Grantee Research Project Results
Potential Underlying Mechanisms Leading to the Association of Burrowing Owls With AgricultureEPA Grant Number: U915972
Title: Potential Underlying Mechanisms Leading to the Association of Burrowing Owls With Agriculture
Investigators: Moulton, Colleen E.
Institution: Boise State University
EPA Project Officer: Just, Theodore J.
Project Period: January 1, 2001 through October 15, 2003
Project Amount: $65,872
RFA: STAR Graduate Fellowships (2001)
Research Category: Fellowship - Terrestrial Ecology and Ecosystems , Academic Fellowships , Ecological Indicators/Assessment/Restoration
The objective of this research project is to determine the potential factors underlying the association of western burrowing owls (Athene cunicularia hypugaea) with agriculture in southwestern Idaho.Approach:
I examined the availability of suitable nest burrows (burrow-availability hypothesis), abundance of potential prey (prey-availability hypothesis), and predation of nest burrows (predation hypothesis) during the 2001 and 2002 breeding seasons. Nest burrow availability did not differ between agricultural and nonagricultural habitats, and occupancy rates of owls in artificial burrows were greater near agriculture. More rodent-prey species were live trapped in agricultural habitat compared to nonagricultural habitat, but there was no difference in relative abundance of prey between habitat types. Pellet remains indicated a greater abundance and biomass of prey being consumed in agricultural habitat compared to nonagricultural habitat. Finally, predation rates of artificial nests did not differ between habitats. These findings allow me to reject the burrow-availability and predation hypotheses for the association between owls and irrigated agriculture in southwestern Idaho, but the prey-availability hypothesis remains tenable. Thus, burrowing owls may nest near irrigated agriculture because of increased diversity or availability of prey.Supplemental Keywords:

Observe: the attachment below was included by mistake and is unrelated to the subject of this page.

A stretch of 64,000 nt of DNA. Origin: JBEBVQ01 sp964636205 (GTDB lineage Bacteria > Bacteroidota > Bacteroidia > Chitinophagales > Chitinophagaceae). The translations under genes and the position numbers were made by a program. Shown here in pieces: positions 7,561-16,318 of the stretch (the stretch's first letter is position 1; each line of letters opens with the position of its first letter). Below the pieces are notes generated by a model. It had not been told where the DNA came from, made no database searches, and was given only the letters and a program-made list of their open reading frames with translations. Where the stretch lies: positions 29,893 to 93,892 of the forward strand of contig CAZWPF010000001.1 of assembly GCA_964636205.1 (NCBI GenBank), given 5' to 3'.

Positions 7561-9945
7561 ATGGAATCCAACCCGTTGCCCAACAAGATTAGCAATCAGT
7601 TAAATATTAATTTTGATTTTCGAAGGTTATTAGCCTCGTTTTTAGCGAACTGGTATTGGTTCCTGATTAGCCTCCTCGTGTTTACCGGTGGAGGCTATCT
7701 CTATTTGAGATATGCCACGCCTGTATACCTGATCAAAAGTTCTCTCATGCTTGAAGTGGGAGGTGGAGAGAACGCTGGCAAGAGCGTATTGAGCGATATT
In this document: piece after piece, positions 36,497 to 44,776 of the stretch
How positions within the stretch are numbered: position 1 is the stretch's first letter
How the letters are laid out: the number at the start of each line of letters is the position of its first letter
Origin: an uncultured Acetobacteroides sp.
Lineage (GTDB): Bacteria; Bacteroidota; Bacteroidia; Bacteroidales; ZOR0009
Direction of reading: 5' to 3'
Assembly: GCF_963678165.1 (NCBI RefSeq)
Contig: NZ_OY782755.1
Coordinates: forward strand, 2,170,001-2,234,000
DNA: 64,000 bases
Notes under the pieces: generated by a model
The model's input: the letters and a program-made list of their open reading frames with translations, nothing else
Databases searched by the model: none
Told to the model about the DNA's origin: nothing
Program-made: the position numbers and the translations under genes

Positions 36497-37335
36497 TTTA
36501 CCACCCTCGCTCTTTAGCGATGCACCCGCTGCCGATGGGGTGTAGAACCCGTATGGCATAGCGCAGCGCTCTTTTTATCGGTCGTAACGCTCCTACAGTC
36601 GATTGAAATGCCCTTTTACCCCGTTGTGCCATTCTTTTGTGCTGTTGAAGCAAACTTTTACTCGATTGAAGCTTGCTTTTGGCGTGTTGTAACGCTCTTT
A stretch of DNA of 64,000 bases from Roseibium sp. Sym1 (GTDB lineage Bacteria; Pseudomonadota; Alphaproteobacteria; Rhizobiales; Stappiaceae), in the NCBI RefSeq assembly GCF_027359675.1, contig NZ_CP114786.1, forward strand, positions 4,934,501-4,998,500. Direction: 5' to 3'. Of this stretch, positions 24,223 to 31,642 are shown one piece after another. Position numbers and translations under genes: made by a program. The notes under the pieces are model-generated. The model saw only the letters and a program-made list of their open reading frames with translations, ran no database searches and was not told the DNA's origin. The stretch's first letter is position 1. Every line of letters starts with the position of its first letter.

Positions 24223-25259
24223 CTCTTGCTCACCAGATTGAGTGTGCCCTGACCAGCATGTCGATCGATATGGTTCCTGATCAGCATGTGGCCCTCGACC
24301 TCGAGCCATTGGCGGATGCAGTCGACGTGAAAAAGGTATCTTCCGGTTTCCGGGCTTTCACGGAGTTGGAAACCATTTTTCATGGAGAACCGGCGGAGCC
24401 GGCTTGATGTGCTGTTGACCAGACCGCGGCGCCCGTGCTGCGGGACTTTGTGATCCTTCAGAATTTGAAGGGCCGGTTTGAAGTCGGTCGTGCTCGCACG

fellowship, burrow-availability hypothesis, prey-availability hypothesis, predation hypothesis, burrowing owls, Athene cunicularia hypugaea, Idaho, ID.